The History of the Russian Campaign

The History of the Russian Campaign

Author: Count Philip de Segur

Publisher: e-artnow

ISBN: EAN:4066338112453

Category: History

Page: 578

View: 472

History of the Russian Cmpaign, Undertaken by the Emperor Napoleon in the Year 1812 is a historical account of the French invasion of Russia, written by French general and a historian Count Philip de Segur. The French invasion of Russia of 1812 was begun by Napoleon to force Russia back into the Continental blockade of the United Kingdom. On 24 June 1812 and the following days, the first wave of the multinational Grande Armée crossed the border into Russia with somewhere around 600,000 soldiers, the opposing Russian field forces amounted to around 180,000–200,000 at this time. Through a series of long forced marches, Napoleon pushed his army rapidly through Western Russia in a futile attempt to destroy the retreating Russian Army of Michael Andreas Barclay de Tolly, winning just the Battle of Smolensk in August. Under its new Commander in Chief Mikhail Kutuzov, the Russian Army continued to retreat employing attrition warfare against Napoleon forcing the invaders to rely on a supply system that was incapable of feeding their large army in the field. The fierce Battle of Borodino, seventy miles west of Moscow, was a narrow French victory that resulted in a Russian general withdrawal to the south of Moscow near Kaluga. On 14 September, Napoleon and his army of about 100,000 men occupied Moscow, only to find it abandoned, and the city was soon ablaze. Napoleon stayed in Moscow for 5 weeks, waiting for a peace offer that never came. Lack of food for the men and fodder for the horses, hypothermia from the bitter cold and guerilla warfare from Russian peasants and Cossacks led to great losses. Three days after the Battle of Berezina, only around 10,000 soldiers of the main army remained. On 5 December, Napoleon left the army and returned to Paris.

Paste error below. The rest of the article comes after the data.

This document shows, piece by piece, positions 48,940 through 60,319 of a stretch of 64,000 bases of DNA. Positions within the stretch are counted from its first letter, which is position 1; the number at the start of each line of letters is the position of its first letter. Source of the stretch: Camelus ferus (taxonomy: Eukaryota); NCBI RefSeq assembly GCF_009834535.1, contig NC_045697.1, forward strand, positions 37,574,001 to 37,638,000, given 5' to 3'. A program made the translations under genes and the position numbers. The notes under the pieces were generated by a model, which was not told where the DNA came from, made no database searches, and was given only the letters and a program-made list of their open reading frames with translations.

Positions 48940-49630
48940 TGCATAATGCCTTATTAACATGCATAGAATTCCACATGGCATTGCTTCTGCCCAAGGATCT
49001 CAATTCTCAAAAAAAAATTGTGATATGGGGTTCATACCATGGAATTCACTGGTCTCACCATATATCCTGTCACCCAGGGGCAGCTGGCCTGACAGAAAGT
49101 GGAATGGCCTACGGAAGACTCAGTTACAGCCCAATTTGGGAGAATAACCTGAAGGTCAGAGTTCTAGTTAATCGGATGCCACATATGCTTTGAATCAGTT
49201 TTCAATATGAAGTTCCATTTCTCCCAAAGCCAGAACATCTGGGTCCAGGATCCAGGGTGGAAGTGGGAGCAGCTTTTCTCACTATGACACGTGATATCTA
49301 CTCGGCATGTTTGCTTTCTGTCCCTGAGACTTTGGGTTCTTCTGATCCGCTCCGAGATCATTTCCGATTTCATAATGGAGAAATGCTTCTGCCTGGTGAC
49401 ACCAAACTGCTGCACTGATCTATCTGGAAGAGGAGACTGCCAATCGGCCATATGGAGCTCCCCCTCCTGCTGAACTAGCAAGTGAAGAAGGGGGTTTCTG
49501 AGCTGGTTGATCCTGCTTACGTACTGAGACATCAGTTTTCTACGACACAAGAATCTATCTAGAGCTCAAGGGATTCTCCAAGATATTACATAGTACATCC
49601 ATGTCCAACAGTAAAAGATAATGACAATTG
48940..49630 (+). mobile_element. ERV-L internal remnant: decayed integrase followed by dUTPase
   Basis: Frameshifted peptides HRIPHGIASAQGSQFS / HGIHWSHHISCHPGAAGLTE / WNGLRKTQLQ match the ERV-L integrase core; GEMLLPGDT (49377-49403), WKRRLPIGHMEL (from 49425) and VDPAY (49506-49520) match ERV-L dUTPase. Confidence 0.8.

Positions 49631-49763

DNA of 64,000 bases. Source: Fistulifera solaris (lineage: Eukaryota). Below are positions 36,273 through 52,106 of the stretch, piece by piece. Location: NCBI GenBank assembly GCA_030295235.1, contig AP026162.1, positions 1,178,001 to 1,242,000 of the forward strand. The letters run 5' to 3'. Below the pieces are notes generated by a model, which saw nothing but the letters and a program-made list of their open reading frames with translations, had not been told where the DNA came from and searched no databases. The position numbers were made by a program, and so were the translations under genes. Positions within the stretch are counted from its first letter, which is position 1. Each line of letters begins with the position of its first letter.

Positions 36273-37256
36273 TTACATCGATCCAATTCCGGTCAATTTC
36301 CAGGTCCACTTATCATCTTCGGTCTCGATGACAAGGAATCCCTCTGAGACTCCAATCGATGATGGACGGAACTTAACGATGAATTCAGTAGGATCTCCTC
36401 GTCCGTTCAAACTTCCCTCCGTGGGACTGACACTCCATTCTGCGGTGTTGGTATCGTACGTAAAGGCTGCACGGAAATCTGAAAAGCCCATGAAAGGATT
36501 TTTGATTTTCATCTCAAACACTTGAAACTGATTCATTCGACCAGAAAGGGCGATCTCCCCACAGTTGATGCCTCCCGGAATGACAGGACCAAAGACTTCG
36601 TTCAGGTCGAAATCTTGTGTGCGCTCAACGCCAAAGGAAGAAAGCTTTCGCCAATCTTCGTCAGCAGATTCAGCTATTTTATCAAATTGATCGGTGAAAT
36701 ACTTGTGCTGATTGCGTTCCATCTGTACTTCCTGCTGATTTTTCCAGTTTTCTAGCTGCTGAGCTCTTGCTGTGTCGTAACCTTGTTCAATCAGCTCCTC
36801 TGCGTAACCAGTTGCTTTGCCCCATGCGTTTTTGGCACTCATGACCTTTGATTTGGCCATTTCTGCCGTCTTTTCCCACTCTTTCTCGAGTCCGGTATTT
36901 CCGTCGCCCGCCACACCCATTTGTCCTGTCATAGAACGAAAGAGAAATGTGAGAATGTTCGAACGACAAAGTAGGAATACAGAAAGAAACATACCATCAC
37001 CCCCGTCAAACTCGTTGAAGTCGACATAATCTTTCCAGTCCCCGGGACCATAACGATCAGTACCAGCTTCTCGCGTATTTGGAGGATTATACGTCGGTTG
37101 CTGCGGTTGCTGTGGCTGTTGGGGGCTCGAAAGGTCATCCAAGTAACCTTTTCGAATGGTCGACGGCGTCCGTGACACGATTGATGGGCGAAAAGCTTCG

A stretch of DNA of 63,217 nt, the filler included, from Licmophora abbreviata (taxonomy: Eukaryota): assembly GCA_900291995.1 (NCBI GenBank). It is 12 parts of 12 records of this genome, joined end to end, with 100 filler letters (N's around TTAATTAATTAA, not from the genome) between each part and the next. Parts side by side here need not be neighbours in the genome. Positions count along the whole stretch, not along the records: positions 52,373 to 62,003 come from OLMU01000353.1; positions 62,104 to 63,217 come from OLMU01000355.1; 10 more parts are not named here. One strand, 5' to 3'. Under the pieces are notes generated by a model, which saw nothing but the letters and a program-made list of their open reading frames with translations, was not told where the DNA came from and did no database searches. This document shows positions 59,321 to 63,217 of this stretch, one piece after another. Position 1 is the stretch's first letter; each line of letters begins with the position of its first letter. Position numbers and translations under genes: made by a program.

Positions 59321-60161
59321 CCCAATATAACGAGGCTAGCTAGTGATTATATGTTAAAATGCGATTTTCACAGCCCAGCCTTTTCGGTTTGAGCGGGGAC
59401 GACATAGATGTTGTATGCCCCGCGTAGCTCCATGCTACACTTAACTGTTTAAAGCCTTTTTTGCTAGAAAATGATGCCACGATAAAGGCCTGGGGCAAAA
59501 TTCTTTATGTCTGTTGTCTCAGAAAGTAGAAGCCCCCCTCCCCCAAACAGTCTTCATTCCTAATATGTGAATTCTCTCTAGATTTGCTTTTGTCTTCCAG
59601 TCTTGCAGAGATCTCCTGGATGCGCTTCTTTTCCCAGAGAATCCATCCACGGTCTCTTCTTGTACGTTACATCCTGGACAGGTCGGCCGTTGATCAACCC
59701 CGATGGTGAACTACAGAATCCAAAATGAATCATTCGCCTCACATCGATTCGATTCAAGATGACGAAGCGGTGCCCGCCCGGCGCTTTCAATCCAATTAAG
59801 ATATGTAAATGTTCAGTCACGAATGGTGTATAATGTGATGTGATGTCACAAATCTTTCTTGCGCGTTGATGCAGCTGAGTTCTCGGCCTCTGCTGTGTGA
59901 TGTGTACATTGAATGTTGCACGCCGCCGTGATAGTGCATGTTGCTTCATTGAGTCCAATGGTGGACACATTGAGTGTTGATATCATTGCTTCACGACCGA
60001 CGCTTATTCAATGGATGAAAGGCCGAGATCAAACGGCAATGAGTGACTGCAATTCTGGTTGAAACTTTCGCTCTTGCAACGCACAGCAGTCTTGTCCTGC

History of the Expedition to Russia

History of the Expedition to Russia

Author: Count Philip de Segur

Publisher: e-artnow

ISBN: EAN:4066338118561

Category: History

Page: 578

View: 632

History of the Expedition to Russia, Undertaken by the Emperor Napoleon in the Year 1812 is a historical account of the French invasion of Russia, written by French general and a historian Count Philip de Segur. The French invasion of Russia of 1812 was begun by Napoleon to force Russia back into the Continental blockade of the United Kingdom. On 24 June 1812 and the following days, the first wave of the multinational Grande Armée crossed the border into Russia with somewhere around 600,000 soldiers, the opposing Russian field forces amounted to around 180,000–200,000 at this time. Through a series of long forced marches, Napoleon pushed his army rapidly through Western Russia in a futile attempt to destroy the retreating Russian Army of Michael Andreas Barclay de Tolly, winning just the Battle of Smolensk in August. Under its new Commander in Chief Mikhail Kutuzov, the Russian Army continued to retreat employing attrition warfare against Napoleon forcing the invaders to rely on a supply system that was incapable of feeding their large army in the field. The fierce Battle of Borodino, seventy miles west of Moscow, was a narrow French victory that resulted in a Russian general withdrawal to the south of Moscow near Kaluga. On 14 September, Napoleon and his army of about 100,000 men occupied Moscow, only to find it abandoned, and the city was soon ablaze. Napoleon stayed in Moscow for 5 weeks, waiting for a peace offer that never came. Lack of food for the men and fodder for the horses, hypothermia from the bitter cold and guerilla warfare from Russian peasants and Cossacks led to great losses. Three days after the Battle of Berezina, only around 10,000 soldiers of the main army remained. On 5 December, Napoleon left the army and returned to Paris.

Napoleon's Invasion of Russia, 1812

Napoleon's Invasion of Russia, 1812

Author: Евгений Викторович Тарле

Publisher: Buccaneer Books

ISBN: UOM:49015000245903

Category: Napoleonic Wars, 1800-1815

Page: 422

View: 788

Provides information about the Russian military campaign that began in 1812 and was led by Napoleon I or Napoleon Bonaparte (1769-1821), the emperor of the French, compiled by the Russian National Tourist Office. Notes that the campaign failed due to Napoleon's stretched supply lines and the Russian winter.